Updated: Feb 11
I guess I should write about Magdalena.
We met in college. She seemed young. I mean, she was young, young-er, but she also seemed it, asking lots of questions and listening that way that children do when they are still learning from simple things. Her hair was short, wavy, brown. She had mischievous eyebrows and dimples when she smiled or fake smiled. Her eyes were a bit bluer than you imagine eyes to be, but they never attracted my attention. I was fixated on her mouth, her smile. It was real interesting. She smiled hierarchy, like she had something you wanted and eventually I saw her smile to herself, looking up and blinking tears, asking me why. She was a great dancer and could wear the shit out of a little red dress and some cowboy boots. Magda was the first girl I liked that wore heels, because I always thought them unattractively impractical. Though she was short. And compact. Like a rock climber or something, and I’m sure she climbed rocks sometimes. She paid attention to the world, or to nature at least, the same way she listened to the words I said, in this way that projected focus and much more respect that I deserved from her. It’s nice to have someone focus on you only.
Maybe that’s why I broke her. I was remarkably selfish, though it just felt normal at the time. I couldn’t take how distracted she would get by her surroundings, a water drop on a leaf, the trumpets in that song, intent and listening to a thing that was not me in a moment when that was wholly unacceptable. I am I and my disgust.
And now I’m struggling to get 300 words on the page about this person who kept my gaze for a while with winks and some well timed kisses (you know, the autumnal ones where the wind is blowing, and the tree you’re under has changed color as much as it might in Austin, or you’ve wandered up a few floors in the local construction site to watch the sun rise on the roof, and you didn’t even know it was going to happen like that but it did, and hot damn.) and more than a few sexy memories—on the stairs that time, or the living room floor, or in her dorm, looking out the window as people ambled to class below. The way she would arch her back and stretch back with her foot and curl her toes. She was a trophy in that way, really. I recall thinking that at the time—being interested enough, but largely just thinking that she was a specimen and wanting that, wanting to have had tried that thing: The Get the Prettiest Girl You Can Thing (and despite her considerable talents in that way, she wasn’t even the type of girl I found all that attractive).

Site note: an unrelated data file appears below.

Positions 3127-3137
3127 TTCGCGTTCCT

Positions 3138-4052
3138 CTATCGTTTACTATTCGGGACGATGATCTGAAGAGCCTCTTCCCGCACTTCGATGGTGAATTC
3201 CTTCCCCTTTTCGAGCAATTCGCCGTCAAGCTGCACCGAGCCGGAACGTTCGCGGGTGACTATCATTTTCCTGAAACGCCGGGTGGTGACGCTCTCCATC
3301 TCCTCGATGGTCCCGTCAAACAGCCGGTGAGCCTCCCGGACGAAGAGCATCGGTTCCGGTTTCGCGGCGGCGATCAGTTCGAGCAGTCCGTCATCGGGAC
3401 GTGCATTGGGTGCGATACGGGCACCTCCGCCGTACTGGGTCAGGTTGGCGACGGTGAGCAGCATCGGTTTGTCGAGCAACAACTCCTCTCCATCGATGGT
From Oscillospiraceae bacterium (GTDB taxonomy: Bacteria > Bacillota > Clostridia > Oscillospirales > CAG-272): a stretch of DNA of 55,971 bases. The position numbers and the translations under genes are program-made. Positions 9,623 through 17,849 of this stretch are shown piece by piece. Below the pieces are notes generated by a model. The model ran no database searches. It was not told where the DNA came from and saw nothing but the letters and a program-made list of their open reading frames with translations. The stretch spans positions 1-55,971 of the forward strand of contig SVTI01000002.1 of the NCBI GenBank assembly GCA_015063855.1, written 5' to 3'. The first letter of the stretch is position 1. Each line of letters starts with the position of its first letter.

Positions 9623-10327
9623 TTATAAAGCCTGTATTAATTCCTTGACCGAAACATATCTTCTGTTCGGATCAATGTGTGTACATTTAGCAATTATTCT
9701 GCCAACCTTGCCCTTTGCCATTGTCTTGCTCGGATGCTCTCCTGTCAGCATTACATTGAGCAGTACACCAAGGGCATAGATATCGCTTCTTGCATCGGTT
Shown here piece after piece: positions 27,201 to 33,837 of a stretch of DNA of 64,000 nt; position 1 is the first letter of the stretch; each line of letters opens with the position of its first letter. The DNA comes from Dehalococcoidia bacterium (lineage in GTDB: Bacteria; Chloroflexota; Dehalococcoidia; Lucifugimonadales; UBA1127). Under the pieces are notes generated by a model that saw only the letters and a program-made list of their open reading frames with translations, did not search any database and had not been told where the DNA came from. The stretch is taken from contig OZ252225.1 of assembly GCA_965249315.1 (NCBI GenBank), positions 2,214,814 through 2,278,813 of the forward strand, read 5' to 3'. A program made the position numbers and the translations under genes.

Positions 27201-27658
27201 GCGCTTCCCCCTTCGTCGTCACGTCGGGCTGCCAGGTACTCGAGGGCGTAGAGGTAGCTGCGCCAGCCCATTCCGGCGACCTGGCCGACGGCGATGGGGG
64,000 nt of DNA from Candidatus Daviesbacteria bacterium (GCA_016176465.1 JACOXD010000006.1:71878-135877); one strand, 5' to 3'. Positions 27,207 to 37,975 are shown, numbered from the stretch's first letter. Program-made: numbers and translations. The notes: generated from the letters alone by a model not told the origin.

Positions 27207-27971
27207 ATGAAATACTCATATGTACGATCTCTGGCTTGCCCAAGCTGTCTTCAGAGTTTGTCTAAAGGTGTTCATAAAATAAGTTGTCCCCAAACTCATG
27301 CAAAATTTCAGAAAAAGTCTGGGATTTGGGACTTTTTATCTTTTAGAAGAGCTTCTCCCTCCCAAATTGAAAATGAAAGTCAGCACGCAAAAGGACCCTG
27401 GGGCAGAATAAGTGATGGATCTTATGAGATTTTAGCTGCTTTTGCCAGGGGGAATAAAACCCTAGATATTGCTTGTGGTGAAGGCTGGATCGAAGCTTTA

I did the things I needed to do to get her attention, manufactured the conspicuous confidence appropriate to the task and went about telling the stories that I told when I wanted to seem interesting. Sometimes it was my junkie family and broken upbringing, playing Artful Dodger or some other nonsense. Not for Magdalena, though. She needed a guide. So I played the guide. I should say that I don’t remember deciding to do this. It is not as if I analyzed her and went about picking some program of action. I just knew I wanted to attract her to me and went about the business of making that happen. All the stories are or were me, in a way. The disease just presented different symptoms in different situations. I showed her care and insight and helped her do things that I was good at—editing (we met in a writing class), dancing, chess, music, thinking and whatever else.